Resistance Exercise in the Home Cage
Our more and more sedentary lifestyle is taking its toll on our health and quality of life. The prevalence of obesity and diabetes is rising. More and more studies are ongoing to reverse these effects with exercise training. In humans, a combination of resistance and aerobic exercise training was most efficient for the reduction of insulin resistance and functional improvement in abdominally obese older adults (Davidson et al. 2009).
Resistance training has favorable effects on muscular strength, endurance, cardiovascular function, metabolism and overall well-being (Pollock et al. 2000), however, the underlying molecular mechanisms are still poorly understood. Pre-existing animal models for resistance training involved invasive procedures or a substantial amount of human handling, which confounds the relevance of the findings and limits the number of animals that can be tested at the same time. To overcome these limitations, Yan et al. developed a novel model of voluntary weightlifting in mice that does not involve human handling during training.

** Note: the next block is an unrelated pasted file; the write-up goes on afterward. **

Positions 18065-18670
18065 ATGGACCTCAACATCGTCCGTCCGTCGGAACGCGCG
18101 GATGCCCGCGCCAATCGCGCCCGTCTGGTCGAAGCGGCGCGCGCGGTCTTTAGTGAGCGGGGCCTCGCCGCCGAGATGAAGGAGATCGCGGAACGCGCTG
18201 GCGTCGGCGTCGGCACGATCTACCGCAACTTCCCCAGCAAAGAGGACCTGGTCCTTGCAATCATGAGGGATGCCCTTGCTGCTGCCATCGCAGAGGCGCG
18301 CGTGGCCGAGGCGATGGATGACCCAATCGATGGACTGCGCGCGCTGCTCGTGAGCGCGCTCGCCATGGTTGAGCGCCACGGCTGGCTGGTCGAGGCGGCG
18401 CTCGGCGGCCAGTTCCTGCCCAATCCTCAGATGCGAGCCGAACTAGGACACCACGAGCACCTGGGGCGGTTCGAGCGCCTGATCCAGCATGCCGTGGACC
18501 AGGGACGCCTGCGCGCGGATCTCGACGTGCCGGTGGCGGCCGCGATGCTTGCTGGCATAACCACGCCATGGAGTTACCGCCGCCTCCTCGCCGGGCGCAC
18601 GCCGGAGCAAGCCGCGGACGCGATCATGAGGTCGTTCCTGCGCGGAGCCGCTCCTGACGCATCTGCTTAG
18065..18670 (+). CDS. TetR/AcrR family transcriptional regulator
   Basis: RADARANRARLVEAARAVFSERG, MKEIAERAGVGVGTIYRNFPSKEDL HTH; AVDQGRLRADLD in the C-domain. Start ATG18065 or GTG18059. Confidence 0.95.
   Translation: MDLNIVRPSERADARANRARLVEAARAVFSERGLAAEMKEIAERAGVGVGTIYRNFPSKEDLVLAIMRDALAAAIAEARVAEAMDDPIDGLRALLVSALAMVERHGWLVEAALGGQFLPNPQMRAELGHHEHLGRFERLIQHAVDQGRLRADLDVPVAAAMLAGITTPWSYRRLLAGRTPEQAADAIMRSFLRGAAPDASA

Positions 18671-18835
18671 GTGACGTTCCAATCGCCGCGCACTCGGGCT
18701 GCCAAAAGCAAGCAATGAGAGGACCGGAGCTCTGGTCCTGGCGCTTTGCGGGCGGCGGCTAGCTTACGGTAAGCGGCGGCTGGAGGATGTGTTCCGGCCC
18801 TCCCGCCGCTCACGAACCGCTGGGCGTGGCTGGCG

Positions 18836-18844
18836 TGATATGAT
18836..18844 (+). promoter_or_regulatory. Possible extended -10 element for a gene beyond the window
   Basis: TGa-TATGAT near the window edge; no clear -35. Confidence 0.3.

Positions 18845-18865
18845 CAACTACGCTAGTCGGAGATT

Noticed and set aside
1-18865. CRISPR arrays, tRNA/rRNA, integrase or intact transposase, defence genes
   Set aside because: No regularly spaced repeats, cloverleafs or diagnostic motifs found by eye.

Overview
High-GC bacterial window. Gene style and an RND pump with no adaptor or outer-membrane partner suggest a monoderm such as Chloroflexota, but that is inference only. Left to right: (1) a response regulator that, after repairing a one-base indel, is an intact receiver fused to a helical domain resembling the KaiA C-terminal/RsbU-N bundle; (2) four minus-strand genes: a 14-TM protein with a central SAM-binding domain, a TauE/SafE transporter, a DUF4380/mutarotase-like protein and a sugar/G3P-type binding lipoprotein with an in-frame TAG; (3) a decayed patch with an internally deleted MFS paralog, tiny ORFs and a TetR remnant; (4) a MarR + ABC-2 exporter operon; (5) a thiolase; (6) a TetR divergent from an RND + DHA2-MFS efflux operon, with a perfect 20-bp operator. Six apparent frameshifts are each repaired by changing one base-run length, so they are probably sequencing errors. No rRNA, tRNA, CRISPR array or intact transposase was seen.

Voluntary weightlifting has effects on transcriptional, biochemical, cellular and metabolic adaptations. With this, the weightlifting module is the perfect research platform to study and combat muscle atrophy and other muscle-related disease conditions (Cui et al. 2020).
Cui D, Drake JC, Wilson RJ, Shute RJ, Lewellen B, Zhang M, Zhao H, Sabik OL, Onengut S, Berr SS, Rich SS, Farber CR, Yan Z. FASEB J. A novel voluntary weightlifting model in mice promotes muscle adaptation and insulin sensitivity with simultaneous enhancement of autophagy and mTOR pathway. EPub 2020; 34(6): 7330-7344
Davidson LE, Hudson R, Kilpatrick K, Kuk JL, McMillan K, Janiszewski PM, Lee S, Lam M, Ross R. Effects of exercise modality on insulin resistance and functional limitation in older adults: a randomized controlled trial. Arch Intern Med. 2009; 169(2): 122-31
Pollock ML, Franklin BA, Balady GJ, Chaitman BL, Fleg JL, Fletcher B, Limacher M, Piña IL, Stein RA, Williams M, Bazzarre T. AHA Science Advisory. Resistance exercise in individuals with and without cardiovascular disease: benefits, rationale, safety, and prescription: An advisory from the Committee on Exercise, Rehabilitation, and Prevention, Council on Clinical Cardiology, American Heart Association; Position paper endorsed by the American College of Sports Medicine. Circulation. 2000; 101(7): 828-33